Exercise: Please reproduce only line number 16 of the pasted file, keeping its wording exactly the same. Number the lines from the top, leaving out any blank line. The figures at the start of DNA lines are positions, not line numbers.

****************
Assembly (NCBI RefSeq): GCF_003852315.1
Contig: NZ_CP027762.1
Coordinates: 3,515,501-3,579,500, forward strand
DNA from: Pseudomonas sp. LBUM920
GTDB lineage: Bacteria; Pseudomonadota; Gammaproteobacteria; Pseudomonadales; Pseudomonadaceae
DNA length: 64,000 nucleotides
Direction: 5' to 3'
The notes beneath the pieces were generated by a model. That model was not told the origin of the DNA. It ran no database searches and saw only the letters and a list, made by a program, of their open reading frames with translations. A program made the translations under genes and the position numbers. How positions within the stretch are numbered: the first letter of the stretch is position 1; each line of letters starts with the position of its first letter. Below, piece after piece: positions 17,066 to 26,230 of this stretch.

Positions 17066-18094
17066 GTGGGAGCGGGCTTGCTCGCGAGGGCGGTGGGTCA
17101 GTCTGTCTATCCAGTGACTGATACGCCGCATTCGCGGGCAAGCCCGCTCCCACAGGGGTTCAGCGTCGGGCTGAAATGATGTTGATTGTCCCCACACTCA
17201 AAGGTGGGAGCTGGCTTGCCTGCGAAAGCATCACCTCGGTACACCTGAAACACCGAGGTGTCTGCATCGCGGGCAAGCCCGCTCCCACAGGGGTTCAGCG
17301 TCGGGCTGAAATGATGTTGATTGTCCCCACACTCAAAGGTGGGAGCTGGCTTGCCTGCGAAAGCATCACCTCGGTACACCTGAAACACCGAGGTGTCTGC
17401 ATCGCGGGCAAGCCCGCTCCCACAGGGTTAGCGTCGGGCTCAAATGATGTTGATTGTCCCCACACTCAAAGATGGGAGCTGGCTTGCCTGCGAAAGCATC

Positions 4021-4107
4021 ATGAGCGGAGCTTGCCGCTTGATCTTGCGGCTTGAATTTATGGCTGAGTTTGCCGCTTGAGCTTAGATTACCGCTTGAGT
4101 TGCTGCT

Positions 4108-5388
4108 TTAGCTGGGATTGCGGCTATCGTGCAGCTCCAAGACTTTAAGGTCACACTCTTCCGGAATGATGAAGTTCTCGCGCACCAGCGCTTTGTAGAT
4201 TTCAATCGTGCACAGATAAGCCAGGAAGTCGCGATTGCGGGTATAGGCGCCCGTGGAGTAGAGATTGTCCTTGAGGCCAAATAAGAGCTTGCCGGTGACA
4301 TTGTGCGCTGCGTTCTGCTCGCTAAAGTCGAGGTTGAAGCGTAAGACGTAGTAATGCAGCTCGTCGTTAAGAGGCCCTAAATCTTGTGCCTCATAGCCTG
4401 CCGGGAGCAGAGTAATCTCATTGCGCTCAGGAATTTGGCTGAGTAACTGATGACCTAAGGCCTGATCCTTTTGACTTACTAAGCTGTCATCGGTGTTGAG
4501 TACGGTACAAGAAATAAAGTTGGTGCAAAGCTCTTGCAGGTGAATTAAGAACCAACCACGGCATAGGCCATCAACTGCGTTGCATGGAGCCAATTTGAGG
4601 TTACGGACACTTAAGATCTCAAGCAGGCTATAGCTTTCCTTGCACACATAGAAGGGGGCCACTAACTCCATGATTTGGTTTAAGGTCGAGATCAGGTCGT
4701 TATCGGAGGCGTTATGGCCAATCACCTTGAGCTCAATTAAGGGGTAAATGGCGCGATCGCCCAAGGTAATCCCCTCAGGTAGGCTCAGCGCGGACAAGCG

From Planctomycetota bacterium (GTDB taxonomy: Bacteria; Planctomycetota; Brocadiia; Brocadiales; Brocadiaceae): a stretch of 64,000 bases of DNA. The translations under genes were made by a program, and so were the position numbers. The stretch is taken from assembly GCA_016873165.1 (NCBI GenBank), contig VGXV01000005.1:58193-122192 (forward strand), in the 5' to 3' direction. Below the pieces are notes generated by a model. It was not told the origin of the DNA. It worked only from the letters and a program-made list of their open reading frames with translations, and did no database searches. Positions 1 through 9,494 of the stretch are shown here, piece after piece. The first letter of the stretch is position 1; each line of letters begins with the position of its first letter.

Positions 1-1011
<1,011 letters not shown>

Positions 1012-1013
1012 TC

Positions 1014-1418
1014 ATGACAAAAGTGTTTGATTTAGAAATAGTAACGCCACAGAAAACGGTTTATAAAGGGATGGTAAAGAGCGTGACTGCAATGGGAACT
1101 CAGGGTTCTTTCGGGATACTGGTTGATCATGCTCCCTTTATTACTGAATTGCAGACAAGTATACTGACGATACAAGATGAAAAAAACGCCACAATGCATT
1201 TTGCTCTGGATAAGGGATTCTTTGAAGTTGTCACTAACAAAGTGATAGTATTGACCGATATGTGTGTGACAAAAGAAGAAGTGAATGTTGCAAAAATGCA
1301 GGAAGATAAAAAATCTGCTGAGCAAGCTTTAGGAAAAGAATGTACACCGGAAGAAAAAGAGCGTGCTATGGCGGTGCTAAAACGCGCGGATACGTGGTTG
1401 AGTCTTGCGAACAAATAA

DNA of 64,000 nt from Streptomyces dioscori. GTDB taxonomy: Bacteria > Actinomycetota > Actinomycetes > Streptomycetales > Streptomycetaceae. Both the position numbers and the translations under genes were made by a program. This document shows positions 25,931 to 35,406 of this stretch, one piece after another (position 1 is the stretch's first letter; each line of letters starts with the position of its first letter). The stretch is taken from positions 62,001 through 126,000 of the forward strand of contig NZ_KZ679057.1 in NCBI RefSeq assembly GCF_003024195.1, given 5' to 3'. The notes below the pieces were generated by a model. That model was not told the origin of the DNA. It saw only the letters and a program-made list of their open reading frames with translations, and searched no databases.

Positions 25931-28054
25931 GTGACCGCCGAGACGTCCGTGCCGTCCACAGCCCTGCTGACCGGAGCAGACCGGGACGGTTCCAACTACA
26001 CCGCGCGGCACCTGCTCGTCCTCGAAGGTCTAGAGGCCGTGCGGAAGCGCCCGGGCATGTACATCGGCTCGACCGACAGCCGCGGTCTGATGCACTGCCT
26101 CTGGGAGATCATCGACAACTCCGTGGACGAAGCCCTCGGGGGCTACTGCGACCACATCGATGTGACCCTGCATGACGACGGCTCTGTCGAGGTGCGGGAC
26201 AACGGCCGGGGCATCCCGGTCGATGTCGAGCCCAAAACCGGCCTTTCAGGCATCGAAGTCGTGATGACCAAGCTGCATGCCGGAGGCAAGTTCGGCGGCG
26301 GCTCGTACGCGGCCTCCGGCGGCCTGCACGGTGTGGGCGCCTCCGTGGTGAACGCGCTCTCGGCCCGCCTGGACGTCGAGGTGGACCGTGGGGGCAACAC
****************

4021 ATGAGCGGAGCTTGCCGCTTGATCTTGCGGCTTGAATTTATGGCTGAGTTTGCCGCTTGAGCTTAGATTACCGCTTGAGT